The last contention of Garner is that the records of the Milwaukee Welfare Department were not properly received in evidence. The welfare department records are public documents and therefore qualified under the Official Records Act (sec. 889.18, Stats.).[6]See McCormick, Evidence (hornbook series), p. 614, sec. 291. While under the official-records exception to the hearsay rule custodianship is important, the person who makes the official entries and the official custodian need not be called to prove the authenticity of the records. Any competent witness may provide the required identification of official records as defined in sec. 889.18. 32 C. J. S., Evidence, p. 839, sec. 643; 30 Am. Jur. 2d, Evidence, p. 125, sec. 996. The claim of Garner that there was an insufficient showing of custodianship to qualify the records under sec. 889.25, the Business Records Act, is without merit because the statute is inapplicable.

By the Court.Order affirmed.

NOTES

[2] An analogy to procedure in civil cases under sec. 261.08, Stats., might be drawn. This court has held that in a proceeding to modify a previously granted judgment of divorce, an affidavit of prejudice under sec. 261.08 does not lie. Bacon v. Bacon (1874), 34 Wis. 594, 595; Luedtke v. Luedtke (1966), 29 Wis. 2d 567, 570, 139 N.W.2d 553. The concurring opinion of GORDON and BEILFUSS, JJ., in Luedtke stated that the notion an affidavit of prejudice would not lie in a proceeding to modify a judgment should not be limited to divorce actions, Luedtke at page 572; the reasoning of this concurrence was approved in Estate of Scheibe (1967), 35 Wis. 2d 89, 95, 150 N.W.2d 427, which held there was no right to a change of judge under sec. 253.142 upon a remand in a probate matter for further evidentiary proceedings.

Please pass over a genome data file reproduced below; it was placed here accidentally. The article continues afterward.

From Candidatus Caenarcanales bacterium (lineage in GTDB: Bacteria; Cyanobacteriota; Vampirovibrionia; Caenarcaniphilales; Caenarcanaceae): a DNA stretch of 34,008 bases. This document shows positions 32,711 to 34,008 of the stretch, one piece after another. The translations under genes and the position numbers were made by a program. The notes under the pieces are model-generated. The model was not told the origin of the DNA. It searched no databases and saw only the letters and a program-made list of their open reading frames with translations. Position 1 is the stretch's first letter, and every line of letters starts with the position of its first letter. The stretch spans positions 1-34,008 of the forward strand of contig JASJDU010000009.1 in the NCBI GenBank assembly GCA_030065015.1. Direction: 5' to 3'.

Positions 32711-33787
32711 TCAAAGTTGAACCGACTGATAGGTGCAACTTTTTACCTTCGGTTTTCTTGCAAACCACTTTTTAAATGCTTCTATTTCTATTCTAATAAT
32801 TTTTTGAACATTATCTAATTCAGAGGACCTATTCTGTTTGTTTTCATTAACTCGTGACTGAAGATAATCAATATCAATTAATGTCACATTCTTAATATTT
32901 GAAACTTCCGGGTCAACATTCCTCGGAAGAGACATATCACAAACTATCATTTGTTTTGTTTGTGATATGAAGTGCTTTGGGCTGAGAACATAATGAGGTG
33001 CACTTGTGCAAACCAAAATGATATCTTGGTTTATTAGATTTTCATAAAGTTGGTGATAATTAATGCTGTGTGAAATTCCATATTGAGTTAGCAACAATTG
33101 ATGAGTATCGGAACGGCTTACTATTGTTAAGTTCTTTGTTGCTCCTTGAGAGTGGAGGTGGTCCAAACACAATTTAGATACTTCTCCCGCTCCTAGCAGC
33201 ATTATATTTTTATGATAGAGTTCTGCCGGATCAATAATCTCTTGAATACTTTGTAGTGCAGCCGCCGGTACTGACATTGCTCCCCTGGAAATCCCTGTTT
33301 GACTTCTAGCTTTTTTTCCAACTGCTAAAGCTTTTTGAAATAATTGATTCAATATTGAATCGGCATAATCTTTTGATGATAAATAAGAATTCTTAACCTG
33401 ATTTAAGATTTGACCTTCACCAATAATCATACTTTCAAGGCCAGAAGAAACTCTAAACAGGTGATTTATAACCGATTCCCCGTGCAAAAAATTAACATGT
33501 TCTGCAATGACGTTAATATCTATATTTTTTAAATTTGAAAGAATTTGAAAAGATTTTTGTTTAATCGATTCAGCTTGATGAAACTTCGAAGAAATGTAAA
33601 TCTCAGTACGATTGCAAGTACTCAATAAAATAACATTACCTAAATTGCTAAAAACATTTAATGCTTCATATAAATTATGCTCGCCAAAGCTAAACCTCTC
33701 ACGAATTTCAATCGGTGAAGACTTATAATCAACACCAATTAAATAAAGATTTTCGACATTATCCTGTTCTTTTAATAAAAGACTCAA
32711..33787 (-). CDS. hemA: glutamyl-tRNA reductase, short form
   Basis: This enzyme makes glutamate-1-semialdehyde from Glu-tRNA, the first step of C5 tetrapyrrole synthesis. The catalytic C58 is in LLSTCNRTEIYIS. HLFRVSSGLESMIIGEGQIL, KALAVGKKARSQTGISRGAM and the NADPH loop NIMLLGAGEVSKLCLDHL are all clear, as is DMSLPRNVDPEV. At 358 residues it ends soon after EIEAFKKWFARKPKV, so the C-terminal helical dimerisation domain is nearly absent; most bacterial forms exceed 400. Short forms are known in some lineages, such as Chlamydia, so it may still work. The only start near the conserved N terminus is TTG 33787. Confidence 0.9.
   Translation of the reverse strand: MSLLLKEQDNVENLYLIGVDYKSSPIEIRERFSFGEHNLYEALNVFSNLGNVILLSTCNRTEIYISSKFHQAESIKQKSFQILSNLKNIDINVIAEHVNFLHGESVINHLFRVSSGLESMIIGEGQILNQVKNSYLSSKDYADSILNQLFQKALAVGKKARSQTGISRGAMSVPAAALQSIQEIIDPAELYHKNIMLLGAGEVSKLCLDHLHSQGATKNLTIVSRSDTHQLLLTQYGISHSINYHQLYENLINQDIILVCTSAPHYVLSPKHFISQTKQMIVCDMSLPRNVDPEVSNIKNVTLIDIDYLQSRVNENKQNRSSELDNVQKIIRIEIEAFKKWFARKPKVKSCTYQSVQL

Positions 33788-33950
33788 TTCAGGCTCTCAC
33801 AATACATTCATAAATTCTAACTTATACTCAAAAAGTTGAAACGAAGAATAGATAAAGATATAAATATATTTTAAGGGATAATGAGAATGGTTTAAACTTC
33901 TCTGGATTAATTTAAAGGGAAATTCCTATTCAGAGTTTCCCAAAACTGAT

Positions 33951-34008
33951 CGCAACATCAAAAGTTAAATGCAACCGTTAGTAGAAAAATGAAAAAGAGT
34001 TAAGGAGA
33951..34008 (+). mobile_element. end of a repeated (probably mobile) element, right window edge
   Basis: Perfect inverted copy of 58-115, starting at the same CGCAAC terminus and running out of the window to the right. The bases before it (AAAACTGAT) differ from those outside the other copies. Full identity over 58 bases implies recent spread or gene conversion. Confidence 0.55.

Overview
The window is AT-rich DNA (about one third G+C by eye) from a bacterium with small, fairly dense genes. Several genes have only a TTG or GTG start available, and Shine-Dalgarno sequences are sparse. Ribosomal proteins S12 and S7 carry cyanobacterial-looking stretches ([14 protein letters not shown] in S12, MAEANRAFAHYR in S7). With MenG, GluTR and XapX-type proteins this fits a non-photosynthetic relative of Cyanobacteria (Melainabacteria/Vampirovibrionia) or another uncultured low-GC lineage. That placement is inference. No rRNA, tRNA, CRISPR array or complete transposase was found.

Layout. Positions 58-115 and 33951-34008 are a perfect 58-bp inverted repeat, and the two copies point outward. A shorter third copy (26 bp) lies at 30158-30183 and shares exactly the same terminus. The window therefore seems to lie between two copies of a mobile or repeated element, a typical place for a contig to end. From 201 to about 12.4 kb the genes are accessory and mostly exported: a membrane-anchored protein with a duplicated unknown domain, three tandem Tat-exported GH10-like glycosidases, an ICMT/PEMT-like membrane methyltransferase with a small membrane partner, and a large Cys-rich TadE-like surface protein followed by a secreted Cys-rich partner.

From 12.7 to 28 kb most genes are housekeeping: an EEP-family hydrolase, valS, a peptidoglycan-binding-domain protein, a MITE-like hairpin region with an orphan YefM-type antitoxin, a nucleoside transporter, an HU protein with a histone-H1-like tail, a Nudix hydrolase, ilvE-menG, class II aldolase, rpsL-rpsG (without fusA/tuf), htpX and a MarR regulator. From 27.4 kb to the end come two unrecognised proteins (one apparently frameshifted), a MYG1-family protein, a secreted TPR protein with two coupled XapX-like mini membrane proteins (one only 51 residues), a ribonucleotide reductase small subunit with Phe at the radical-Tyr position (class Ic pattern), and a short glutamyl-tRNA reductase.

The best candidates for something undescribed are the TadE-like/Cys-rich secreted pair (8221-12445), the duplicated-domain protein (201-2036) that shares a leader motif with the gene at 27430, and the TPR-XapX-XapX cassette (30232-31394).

[3] In re Allen (1969), 71 Cal. 2d 388, 455 Pac. 2d 143, 78 Cal. Rptr. 207 (condition that indigent reimburse state for cost of appointed counsel discourages right to counsel); In re Antazo (1970), 3 Cal. 3d 100, 473 Pac. 2d 999, 89 Cal. Rptr. 255 (condition that admittedly indigent defendant pay fine and penalty assessment invalid as denial of equal protection); Inman v. State (1971), 124 Ga. App. 190, 183 S.E.2d 413 (condition that defendant get short haircut violative of rights of self-expression and personal freedom); People v. Arvanites (1971), 17 Cal. App. 3d 1052, 95 Cal. Rptr. 493, and In re Mannino (1971), 14 Cal. App. 3d 953, 92 Cal. Rptr. 880 (sweeping restrictions on first amendment activity held invalid conditions).

[4] "3.2 Nature and determination of conditions.